(3) The Ducks rejected the above proposed contract, whereupon Gregory and Appel made a few minor changes and submitted *52 its otherwise identical second proposed contract, the title and first paragraph of which is:"CONTRACT FOR PURCHASE OF REAL ESTATE OFFER TO PURCHASE REAL ESTATE Gregory and Appel, Inc. (hereinafter referred to as `Purchaser') offers to purchase from Donald C. Duck and Jane K. Duck, Thomas S. Duck and Junia Duck, and Berkley W. Duck d/b/a Colonial Apartments (hereinafter referred to as `Vendor'), the following described real estate and other property located in Marion County, Indiana, commonly known as: Colonial Apartment Building, 402 N. Delaware Street ..." (Emphasis supplied)
(4) Gregory and Appel tendered a check for $10,000 to the Ducks as earnest money which was returned after the rejection of Gregory's second proposed contract.
(5) The proposed contracts submitted by Gregory and Appel contain a number of terms which are not identical to those specified in the Ducks' letter.
(6) The proposed contracts submitted by Gregory and Appel contain a number of additional terms not specified in the Ducks' letter.
(7) Neither of the proposed contracts are signed or dated by either party.
Given these facts, Ducks' letter, on its face, appears to constitute a solicitation of an offer. Its phraseology is such that it was clearly not intended to be mistaken for an offer. More significant, however, is the fact that the proposed contract submitted by Gregory and Appel states plainly on its face in bold face print that it is an offer to purchase. Gregory and Appel's characterization of the document as an acceptance is manifestly refuted upon an initial inspection of the first page alone. Furthermore, the document bears no signature and no date, and is therefore unexecuted.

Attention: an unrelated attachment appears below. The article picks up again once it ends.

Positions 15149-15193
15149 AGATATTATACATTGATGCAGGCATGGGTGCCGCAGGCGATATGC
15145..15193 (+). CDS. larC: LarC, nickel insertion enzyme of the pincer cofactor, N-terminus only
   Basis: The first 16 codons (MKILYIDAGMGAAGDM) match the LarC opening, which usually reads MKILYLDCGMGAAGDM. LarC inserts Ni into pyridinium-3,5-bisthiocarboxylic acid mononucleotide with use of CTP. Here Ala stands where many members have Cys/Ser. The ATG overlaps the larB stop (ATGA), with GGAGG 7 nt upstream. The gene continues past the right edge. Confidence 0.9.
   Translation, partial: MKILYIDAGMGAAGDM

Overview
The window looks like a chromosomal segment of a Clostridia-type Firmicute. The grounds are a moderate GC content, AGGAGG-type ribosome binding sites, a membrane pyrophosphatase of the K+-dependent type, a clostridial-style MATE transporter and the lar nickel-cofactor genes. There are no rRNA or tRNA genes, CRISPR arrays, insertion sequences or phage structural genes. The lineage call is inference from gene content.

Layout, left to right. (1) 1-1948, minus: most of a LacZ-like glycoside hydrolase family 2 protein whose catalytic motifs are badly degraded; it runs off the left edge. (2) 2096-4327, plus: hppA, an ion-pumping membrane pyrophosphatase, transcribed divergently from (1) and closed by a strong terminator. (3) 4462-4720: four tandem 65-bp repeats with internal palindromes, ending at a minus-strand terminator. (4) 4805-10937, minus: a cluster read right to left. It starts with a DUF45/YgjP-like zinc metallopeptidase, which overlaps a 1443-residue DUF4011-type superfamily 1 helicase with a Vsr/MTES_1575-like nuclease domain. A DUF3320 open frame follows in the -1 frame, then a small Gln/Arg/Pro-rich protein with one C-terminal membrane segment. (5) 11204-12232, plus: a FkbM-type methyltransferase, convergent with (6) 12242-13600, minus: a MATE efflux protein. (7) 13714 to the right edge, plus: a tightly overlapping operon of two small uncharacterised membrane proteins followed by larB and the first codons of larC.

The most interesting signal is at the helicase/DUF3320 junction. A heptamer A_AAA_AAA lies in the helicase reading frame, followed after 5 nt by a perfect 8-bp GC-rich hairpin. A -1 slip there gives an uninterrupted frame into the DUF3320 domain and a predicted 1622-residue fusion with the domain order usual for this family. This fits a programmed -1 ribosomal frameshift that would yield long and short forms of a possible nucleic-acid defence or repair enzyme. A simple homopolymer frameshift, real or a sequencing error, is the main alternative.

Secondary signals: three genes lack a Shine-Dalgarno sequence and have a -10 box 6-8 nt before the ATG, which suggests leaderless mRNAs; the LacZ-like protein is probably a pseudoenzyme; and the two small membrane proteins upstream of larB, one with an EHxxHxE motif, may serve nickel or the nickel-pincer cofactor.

Finally, even if the Ducks' letter were properly characterized as an offer, a meticulous examination of its terms and those contained in Gregory and Appel's second proposed contract reveals a number of divergent and additional terms. An acceptance must meet and correspond with the offer in every respect, point for point. Where the acceptance varies the terms from the offer, it is a rejection and amounts to a counteroffer. Kokomo Veterans, Inc. v. Schick, supra, 439 N.E.2d 639; Uniroyal, Inc. v. Chambers Gasket & Mfg. Co., supra, 380 N.E.2d 571. Thus Gregory and Appel's proposed contract could not have been an acceptance.
In summation, the true offer in this case was Gregory and Appel's. It was not accepted by the Ducks, and therefore, no contract was formed between the parties. We conclude that upon the Ducks' motion, the trial court properly found that no genuine issue of material fact existed, and correctly applied the law to find no contract.
We affirm that ruling.
BUCHANAN, C.J., and SHIELDS, J., concur.NOTES
 After the issues have been closed by a defendant's answer which admits all allegations of the complaint, a plaintiff would be entitled to a judgment on the pleadings. In such instance the determination would not resemble either a 12(B)(6) dismissal or a Motion for Summary Judgment.
 A defendant's care to avoid 12(B)(6) terminology when advancing his 12(C) motion may effectively disguise his true objective to cut off plaintiff's right to amend. However, such intriguing strategy is not before us and we shall not indulge in further consideration of its implications.
 T.R. 12(C): Motion for Judgment on the Pleadings. After the pleadings are closed but within such time as not to delay the trial, any party may move for judgment on the pleadings. If, on a motion for judgment on the pleadings, matters outside the pleadings are presented to and not excluded by the court, the motion shall be treated as one for summary judgment and disposed of as provided in Rule 56, and all parties shall be given reasonable opportunity to present all material made pertinent to such a motion by Rule 56.